Why use ArcSDE?

Those not on the PostGIS users mailing list will have missed an interesting thread that pulled together some good comments from both the usual suspects and some unexpected participants.

Some choice quotes:

  • “Yes, using SDE effectively castrates the spatial database. It still walks and talks, but it’s a shell of the man it was before. “* – yours truly

  • “The ‘economical’ route for those that want to use PostGIS and have edit capabilities inside ArcGIS desktop would be to use the ZigGIS professional which (from my understanding) implements an editable PostGIS layer in ArcGIS desktop.”* – Rob Tester

  • “If you compare [pricing] with Oracle then yes probably so… But honestly if you are talking about SQL Server vs. PostgreSQL, I think the savings you get from running PostgreSQL would be dwarfed by the cost of SDE.”* – Regina Obe

  • “Spatial databases are being commoditized, but SDE is not a spatial database, it’s a revenue enhancer for ArcMap, and ArcMap is not being commoditized.”* – yours truly

  • “A few disclaimers and background : Until last year, I worked at ESRI. I contributed with some of bug fixes for the PostgreSQL/PostGIS support in the ArcObjects side of things.”* – Ragi Burhum (read this one!)

  • “There is one thing to note in a mixed-client environment and that is this: if a non-ESRI client writes an invalid geometry to a the database then when ArcSDE constructs a query over an area that includes this feature ArcSDE will discover the error (as it passed all queried features into its own shape checking routines) and stop the query”* – Simon Greener (read this one!)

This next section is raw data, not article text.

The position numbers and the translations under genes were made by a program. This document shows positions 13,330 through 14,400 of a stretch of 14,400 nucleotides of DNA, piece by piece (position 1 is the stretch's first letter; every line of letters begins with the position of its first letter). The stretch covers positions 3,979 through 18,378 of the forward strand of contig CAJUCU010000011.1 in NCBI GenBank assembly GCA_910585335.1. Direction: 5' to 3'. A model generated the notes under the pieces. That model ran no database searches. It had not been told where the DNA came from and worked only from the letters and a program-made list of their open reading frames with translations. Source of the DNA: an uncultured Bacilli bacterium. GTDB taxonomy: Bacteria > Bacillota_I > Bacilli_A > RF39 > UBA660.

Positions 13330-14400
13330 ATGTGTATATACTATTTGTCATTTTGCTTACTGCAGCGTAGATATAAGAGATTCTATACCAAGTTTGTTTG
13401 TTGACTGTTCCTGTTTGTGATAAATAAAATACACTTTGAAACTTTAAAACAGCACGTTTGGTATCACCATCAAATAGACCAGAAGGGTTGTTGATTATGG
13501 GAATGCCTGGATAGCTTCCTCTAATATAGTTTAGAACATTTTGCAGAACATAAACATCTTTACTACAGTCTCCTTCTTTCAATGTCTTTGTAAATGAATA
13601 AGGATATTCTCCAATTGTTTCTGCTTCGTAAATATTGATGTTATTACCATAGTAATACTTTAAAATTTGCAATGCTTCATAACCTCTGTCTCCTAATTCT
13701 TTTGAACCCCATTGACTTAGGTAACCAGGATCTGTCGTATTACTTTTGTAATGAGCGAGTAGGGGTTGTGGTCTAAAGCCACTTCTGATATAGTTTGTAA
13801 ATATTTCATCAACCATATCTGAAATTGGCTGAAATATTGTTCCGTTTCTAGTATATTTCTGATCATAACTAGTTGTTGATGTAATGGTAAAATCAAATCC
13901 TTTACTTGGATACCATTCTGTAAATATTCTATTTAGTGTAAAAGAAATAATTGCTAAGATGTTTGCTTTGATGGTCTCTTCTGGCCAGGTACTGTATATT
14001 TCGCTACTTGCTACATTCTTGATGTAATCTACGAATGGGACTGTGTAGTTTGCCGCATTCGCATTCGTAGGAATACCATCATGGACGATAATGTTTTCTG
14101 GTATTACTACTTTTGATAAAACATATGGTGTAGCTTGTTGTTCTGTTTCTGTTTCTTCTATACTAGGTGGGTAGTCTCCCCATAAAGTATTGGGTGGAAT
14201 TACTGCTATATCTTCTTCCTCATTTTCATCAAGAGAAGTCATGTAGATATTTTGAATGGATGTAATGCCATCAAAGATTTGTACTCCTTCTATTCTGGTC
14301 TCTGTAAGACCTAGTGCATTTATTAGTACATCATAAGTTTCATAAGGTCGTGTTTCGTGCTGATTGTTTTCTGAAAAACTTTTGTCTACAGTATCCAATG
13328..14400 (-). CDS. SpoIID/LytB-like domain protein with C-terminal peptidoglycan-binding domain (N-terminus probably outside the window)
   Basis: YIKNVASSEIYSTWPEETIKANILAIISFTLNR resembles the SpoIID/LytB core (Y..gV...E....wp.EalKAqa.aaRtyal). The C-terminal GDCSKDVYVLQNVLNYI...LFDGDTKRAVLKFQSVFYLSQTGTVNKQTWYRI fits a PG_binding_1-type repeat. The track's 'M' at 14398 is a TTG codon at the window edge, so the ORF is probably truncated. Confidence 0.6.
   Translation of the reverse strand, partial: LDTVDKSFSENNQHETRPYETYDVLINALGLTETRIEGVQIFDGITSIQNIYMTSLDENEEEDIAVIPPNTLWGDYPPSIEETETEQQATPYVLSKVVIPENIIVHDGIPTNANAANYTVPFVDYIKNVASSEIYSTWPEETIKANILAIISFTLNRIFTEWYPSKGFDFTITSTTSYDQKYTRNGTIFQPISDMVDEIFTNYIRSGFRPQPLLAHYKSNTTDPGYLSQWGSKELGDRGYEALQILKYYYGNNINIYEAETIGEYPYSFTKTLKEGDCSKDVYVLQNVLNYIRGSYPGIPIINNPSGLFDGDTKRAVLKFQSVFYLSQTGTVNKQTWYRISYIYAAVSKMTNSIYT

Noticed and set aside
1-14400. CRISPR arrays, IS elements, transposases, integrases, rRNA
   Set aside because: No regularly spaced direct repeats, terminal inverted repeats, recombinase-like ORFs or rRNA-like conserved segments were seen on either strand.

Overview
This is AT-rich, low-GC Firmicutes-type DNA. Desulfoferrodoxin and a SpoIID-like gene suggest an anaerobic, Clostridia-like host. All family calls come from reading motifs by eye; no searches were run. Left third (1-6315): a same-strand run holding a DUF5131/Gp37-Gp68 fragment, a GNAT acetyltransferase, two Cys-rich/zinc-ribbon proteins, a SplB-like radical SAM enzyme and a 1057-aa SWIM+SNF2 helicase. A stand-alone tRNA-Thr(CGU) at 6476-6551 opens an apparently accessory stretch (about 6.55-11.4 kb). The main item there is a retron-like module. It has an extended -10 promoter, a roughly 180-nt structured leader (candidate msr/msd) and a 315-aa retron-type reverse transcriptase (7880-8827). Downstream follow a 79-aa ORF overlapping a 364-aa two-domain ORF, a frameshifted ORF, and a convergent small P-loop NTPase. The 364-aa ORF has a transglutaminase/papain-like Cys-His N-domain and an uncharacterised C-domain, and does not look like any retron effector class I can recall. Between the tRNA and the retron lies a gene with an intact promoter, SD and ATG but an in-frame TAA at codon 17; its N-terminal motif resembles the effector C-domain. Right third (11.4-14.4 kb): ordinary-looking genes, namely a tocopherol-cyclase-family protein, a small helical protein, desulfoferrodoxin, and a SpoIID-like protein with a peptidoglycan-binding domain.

I’m thinking of becoming an instigator. Apparently there’s money in p***ing people off.

Elephant vs Dolphin

Elephant crushes dolphin, but dolphin drowns elephant?

More folks doing real work needing a real spatial database, this time RedFin a real estate information company.

Specifically, we were having some major performance problems with queries that were constrained by both spatial and numeric columns, and all of our attempts to squeeze more performance out of MySQL (including hiring expensive outside consultants) had come to naught.

Guys, if you’re going to hire expensive outside consultants to help with your spatial database problems, they should be (a) me and (b) conversant in PostGIS! :)

Update: It is worth explaining that their main problem, the slow results when the spatial clause was weak, is a direct result of MySQL having an inferior query planner. PostGIS is fast because PostGIS provides good statistics on spatial index selectivity to the planner, and the PgSQL planner is flexible enough to accept selectivity information from extended types. I know this is a big performance problem because before PostGIS had a decent selectivity system, performance bottlenecks like RedFin’s happened all the time.

Feel the Burn

My purchase of a house in central Victoria eight years ago just keeps getting better and better (I can walk everywhere I want to go, daily amenities within 500m, all of downtown within 2km). Paul Krugman posts on a map from the Sydney Morning Herald, showing the expected proportion of family income that will go to petrol as prices rise.